San Diego would not be very appealing to the NBA or NHL
In four weeks, voters will mull over a referendum that could pave the way for a new San Diego arena. Measure E, if approved, would allow structures to be over 30 feet in height in the Midway District. In 1972, San Diego decided to limit development near the city’s coast line by not allowing structures over 30 feet in height. There are people who are pushing to do something about replacing the city’s 54-year-old arena and envision a Midway District building. San Diego has a problem. The National Basketball Association is not interested in returning to a city that did not work for them twice and the National Hockey League is probably not going to be adding any teams. The NHL would not be very interested in San Diego because the city does not have a large corporate community. For a franchise to have a chance at success, there needs to be government support to build or renovate a facility, a large local cable TV deal and corporate support.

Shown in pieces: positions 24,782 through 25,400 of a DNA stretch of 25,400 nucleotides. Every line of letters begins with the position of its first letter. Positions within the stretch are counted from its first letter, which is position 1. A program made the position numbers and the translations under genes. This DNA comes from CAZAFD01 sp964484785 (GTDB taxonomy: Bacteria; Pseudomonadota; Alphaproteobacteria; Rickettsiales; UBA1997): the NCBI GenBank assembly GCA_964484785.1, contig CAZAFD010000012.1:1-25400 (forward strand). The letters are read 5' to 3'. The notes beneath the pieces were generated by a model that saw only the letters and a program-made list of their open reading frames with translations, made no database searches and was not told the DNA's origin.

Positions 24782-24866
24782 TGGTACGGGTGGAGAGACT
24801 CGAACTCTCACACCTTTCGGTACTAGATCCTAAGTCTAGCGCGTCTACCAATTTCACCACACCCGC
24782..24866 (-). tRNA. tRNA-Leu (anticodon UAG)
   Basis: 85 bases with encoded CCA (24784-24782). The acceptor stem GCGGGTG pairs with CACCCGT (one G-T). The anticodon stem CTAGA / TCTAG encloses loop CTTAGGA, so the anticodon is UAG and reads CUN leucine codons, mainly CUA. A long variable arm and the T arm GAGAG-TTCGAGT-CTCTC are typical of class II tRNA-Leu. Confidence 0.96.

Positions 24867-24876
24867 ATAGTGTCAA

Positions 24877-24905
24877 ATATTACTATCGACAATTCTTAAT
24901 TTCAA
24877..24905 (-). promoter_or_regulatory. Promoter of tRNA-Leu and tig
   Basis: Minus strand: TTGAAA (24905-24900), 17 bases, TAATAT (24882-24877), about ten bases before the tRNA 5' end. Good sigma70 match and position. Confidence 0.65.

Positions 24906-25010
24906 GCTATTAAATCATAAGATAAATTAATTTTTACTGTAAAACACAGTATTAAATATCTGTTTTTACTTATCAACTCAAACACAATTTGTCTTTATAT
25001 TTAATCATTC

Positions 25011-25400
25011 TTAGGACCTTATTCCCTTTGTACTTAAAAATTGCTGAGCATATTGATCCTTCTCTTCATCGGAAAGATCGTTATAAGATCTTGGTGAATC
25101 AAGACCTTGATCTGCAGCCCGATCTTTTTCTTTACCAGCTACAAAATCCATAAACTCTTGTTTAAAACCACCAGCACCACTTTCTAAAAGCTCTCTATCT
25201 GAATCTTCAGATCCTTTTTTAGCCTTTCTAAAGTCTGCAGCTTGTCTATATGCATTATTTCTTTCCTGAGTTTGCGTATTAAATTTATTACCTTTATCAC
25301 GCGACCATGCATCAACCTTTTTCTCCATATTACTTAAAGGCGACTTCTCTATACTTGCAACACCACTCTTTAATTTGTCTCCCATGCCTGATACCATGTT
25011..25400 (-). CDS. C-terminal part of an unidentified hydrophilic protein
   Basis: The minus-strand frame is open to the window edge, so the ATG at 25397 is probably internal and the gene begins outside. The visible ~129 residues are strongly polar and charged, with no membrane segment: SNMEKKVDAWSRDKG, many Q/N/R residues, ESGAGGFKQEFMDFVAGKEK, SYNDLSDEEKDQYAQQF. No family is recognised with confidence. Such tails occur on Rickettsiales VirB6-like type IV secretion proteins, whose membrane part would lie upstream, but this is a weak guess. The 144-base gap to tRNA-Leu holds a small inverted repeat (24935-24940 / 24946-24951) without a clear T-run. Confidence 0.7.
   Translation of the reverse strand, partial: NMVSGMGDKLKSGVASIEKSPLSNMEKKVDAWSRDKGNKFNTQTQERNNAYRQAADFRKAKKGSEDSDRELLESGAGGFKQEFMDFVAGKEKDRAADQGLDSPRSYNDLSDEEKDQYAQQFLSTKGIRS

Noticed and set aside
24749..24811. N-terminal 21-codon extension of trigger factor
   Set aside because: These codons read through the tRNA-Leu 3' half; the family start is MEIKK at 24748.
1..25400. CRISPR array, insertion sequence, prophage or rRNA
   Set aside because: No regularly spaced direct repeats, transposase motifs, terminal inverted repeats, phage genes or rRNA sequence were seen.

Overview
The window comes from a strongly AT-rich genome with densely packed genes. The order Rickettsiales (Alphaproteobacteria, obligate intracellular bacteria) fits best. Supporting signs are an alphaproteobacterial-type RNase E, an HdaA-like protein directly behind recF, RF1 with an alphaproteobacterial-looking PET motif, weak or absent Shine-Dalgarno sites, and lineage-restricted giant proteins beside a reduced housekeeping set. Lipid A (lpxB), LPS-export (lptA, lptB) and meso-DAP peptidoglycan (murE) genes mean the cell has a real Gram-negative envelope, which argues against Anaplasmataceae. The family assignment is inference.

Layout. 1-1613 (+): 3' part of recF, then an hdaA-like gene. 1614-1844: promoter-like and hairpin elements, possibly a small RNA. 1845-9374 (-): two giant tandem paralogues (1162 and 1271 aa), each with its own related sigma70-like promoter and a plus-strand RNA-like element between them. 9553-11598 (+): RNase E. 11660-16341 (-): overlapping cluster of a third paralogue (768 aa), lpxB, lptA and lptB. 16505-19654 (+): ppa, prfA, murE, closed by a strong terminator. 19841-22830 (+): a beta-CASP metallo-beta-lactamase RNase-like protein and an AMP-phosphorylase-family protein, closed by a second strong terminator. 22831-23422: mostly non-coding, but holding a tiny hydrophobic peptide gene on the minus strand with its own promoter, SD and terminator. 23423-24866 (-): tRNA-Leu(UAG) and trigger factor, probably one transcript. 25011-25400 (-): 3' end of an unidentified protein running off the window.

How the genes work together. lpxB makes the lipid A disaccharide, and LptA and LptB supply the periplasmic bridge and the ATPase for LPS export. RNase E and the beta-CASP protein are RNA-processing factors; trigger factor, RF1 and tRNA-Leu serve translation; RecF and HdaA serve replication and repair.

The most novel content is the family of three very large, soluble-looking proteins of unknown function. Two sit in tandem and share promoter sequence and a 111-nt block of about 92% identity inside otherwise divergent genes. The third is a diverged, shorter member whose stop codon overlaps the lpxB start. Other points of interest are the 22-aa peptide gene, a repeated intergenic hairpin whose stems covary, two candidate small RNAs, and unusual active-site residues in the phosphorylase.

Former Major League Baseball San Diego Padres owner John Moores is involved with one of the two groups that is interested in building a San Diego arena. Moores did get a stadium built for his Padres that opened in 2004. But Moores does come with some baggage. In 2000, Moores began planning a Fourth of July 2002 Padres stadium opening but the city of San Diego stopped selling bonds to fund a stadium and urban development project because of a federal investigation of city councilwoman Valerie Stallings and her financial relationship with Moores. In 2001, Stallings pled guilty in a California court to two misdemeanors for failing to report gifts from Moores and not disqualifying herself from votes related to the stadium and urban development project. Stallings resigned and paid a $10,000 fine. The ballpark project was completed. San Diego is back in the arena game.